It Hasn’t Even Snowed Yet…

2015june13garden7…and I’m thinking about spring gardening.  How about you?

While I’m harvesting seeds for next year, pulling out finished plants and even planting fall and winter tolerant vegetables, I’m also starting to think about the spring garden.  Fall is a great time to add compost and soil amendments while you let it rest until spring.  As your compost breaks down, it recharges the soil beneath it with minerals and microorganisms that works it’s way down.  If you till, fall is a great time to plant cover crops that will be tilled into your soil in the spring.   Radish is really popular here.  We were slowly working toward raised beds so that we wouldn’t need to till, but I am starting to consider permanent 30″ flat beds instead.  Still no tilling, but no wood frames to worry about.

Growing up I learned from my grandfather to cover the garden and perennial plants for winter.  For us this meant raking the fall leaves onto the garden and around perennials.  In the spring we would turn them over into the soil.   I still do this, except I am getting13-11-08snowaway from digging or tilling.  Using a mower will shred them nicely, and if you have a bagger you won’t need to rake them.  Some people will cover their gardens/beds with straw or wood chips, still there are some who actually use tarps or other weed barriers.   A little work in the fall will greatly impact your garden in the spring.

 

Fall is also a great time to plan for garden expansions.  Covering areas you want to expand with compost materials and a tarp over the winter will choke out the vegetation under it and make your spring work a little easier.  I have a couple areas I’m considering expanding so I want to get the materials ready.

One area some might forget is cleaning up and caring for your tools.  This might mean things like applying boiled linseed oil to wood handles, sharpening, sanding, oiling metals so they don’t rust.  In the spring they’ll be ready to go when you’re itching to get out into the garden.

IMG_20161230_085416Another great fall prep is writing your thoughts down about this season into your garden journal.  (Of course you have a garden journal…any notebook or notepad will do.)  Give a summary about how things went, what worked well and what didn’t, what improvements or plant varieties you might like to try, weather challenges you had, pest battles, you get the idea.  This are things you can use as you start planning and prepping for next years garden.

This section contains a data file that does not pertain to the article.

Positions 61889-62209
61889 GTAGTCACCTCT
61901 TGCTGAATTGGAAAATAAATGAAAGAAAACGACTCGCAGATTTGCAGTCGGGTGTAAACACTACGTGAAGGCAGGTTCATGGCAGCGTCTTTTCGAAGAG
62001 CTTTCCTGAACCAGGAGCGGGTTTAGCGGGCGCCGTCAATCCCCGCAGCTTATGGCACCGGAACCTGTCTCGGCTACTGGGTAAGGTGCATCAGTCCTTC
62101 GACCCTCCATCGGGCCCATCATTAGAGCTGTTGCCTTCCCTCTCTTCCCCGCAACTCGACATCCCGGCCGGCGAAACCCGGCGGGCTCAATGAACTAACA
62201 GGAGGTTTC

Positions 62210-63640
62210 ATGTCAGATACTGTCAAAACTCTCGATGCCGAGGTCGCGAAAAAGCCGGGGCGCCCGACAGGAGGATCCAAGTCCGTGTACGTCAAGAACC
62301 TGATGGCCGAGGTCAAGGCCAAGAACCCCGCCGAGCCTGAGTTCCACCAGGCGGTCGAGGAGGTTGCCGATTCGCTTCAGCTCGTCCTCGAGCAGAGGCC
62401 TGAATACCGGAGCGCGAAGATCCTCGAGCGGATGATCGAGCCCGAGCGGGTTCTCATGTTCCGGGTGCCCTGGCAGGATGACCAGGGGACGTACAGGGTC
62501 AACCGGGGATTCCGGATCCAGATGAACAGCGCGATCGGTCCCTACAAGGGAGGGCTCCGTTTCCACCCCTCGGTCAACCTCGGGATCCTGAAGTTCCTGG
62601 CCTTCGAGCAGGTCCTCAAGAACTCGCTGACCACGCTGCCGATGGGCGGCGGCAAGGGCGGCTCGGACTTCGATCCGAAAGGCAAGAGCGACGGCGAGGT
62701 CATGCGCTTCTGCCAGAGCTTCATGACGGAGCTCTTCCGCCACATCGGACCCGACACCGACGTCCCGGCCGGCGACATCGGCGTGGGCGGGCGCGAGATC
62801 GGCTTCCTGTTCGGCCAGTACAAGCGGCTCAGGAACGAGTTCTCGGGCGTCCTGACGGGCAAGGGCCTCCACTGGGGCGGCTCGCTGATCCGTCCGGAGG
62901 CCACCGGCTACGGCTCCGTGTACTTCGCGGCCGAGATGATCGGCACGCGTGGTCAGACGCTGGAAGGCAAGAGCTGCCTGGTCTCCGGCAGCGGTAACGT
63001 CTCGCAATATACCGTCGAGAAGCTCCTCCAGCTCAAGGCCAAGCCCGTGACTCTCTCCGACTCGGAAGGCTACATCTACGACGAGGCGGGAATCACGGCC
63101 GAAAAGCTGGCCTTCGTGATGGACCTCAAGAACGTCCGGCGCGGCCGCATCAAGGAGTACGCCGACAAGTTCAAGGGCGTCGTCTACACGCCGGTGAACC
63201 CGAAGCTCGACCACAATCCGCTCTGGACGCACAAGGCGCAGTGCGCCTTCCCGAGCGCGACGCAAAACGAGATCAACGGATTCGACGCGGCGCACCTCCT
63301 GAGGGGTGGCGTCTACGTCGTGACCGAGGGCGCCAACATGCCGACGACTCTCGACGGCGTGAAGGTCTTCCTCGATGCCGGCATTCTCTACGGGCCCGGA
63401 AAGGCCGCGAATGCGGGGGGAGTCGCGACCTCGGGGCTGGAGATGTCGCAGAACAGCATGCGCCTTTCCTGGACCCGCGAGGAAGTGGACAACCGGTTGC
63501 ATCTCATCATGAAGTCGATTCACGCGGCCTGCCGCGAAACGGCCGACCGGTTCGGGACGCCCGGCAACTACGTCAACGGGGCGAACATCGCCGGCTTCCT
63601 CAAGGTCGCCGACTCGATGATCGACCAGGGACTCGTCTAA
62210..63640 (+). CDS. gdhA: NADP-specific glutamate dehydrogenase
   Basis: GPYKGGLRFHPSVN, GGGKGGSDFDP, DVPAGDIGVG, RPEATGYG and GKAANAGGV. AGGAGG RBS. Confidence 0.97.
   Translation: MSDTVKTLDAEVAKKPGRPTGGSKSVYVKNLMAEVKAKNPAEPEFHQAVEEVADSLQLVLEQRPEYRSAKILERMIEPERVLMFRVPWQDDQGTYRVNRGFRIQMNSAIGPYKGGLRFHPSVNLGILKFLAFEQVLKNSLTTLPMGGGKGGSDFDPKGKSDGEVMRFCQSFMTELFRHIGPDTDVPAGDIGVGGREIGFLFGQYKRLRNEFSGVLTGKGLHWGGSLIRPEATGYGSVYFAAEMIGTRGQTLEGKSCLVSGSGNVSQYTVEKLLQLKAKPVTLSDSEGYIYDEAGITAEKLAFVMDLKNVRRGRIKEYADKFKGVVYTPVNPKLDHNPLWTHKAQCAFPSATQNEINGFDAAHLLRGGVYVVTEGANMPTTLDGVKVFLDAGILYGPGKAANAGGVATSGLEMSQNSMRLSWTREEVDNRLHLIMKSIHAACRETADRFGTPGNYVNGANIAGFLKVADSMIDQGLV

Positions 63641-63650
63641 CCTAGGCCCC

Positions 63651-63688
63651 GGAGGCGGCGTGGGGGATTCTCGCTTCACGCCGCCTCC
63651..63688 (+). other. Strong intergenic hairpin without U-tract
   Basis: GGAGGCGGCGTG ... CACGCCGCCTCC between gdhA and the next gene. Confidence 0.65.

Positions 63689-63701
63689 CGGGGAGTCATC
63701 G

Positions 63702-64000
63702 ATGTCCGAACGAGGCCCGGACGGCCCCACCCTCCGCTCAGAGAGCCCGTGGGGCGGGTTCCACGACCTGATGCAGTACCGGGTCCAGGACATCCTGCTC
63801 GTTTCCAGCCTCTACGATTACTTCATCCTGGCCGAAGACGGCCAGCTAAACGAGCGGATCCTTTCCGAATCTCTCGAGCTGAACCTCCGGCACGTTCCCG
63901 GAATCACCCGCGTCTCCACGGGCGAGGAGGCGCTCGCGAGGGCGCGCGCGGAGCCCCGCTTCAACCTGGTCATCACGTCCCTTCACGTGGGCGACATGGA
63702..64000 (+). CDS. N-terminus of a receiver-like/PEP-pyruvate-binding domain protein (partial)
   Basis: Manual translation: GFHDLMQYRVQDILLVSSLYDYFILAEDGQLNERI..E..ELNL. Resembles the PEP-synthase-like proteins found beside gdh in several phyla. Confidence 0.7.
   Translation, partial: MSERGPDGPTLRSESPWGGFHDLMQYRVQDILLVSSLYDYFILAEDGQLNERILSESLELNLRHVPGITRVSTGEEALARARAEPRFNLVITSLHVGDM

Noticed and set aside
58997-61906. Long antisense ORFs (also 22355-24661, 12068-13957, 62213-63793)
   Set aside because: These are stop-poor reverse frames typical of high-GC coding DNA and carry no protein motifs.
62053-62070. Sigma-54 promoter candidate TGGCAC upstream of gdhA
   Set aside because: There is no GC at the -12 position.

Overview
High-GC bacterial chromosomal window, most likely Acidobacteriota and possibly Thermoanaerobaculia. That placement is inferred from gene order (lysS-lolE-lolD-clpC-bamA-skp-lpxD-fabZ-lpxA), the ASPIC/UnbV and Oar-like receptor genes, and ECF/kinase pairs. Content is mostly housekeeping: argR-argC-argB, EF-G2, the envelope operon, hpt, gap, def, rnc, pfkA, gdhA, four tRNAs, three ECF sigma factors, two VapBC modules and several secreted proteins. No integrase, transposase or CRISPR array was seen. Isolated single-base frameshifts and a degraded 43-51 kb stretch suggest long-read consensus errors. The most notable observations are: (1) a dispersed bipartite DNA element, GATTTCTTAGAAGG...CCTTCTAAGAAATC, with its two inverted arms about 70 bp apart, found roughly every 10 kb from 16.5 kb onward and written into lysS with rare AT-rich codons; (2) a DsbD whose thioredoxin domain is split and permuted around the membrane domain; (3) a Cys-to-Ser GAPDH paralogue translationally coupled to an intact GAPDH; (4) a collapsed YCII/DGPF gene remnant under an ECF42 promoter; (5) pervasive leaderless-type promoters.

A bit of work in the fall will get my spring garden going much quicker when the weather breaks.  I can’t wait!

Job 37:9-10 From its chamber comes the whirlwind, and cold from the scattering winds. By the breath of God ice is given, and the broad waters are frozen fast.

Until next time – live simply and love abundantly!  Grace and peace…

Ann’Re

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5 Favorite YouTube Channels

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I really love YouTube. So many times I’ve need to figure out something and there is always videos on YouTube that have answers.

While I have a channel on YouTube, I don’t use it to make and post my own videos anymore.  It just wasn’t something that works for me.  But I do follow quite a few amazing channels and thought I would share five of my favorites in no particular order or topic.

1. Darci Isabella – https://www.youtube.com/channel/UC3_A9yDRB1TMyah5CD0TfyQ

She is AMAZING and funny, and inspiring. She has a large family and minimalist lifestyle. As a hoarder (yes, I admit it) I soo, soo want to minimize and she has giving me lots of ideas and encouragement.

2. Townsends (James Townsend & Son)https://www.youtube.com/user/jastownsendandson

They are located near us and I first came across them at a local festival. While I’m not really into reenacting (although I could be persuaded!) I love all the recipes that are shared here, and have tried quiet a few of them. I also really like that videos are presented in 18th century costumes and settings.

3. Our Half Acre Homestead – https://www.youtube.com/user/TheMrsVolfie

Bev is so amazing and has so many helpful videos on all sorts of cooking, canning, crafting, and homesteading topics. She is very real and her videos are quite like you just popped in for a visit.

4. Appalachia’s Homestead with Patara – https://www.youtube.com/channel/UCXyRtDXzptYN56-UxNhYAbQ

I wish I could harness half her energy. lol I love her! Her channel is full of good and solid information on homesteading and raising animals and I’ve learned and applied so much from her on raising chickens.

5. Starry Hilder Off Grid Homestead – https://www.youtube.com/channel/UCqTGYxXH21MTYnMoOZGvX6A

While I have learned quite a bit from her, I admit that I just enjoy watching her. She is uplifting and encouraging, and I love seeing how well they live off grid and the beautiful scenery. If I were to live off grid, THIS would be how I would want it.

There you have it. It was hard to pick just five because there are so many great channels I enjoy including John Suscovich, Growning Your Greens, The Boss of the Swamp, One Yard Revolution, and one of my newest favorites Sounds Like Reign.

I hope you’ll check them out and let me know what you think. I’d also love to hear what some of your favorite YouTube channels are or even if you have your own channel, maybe it’ll become my new favorite!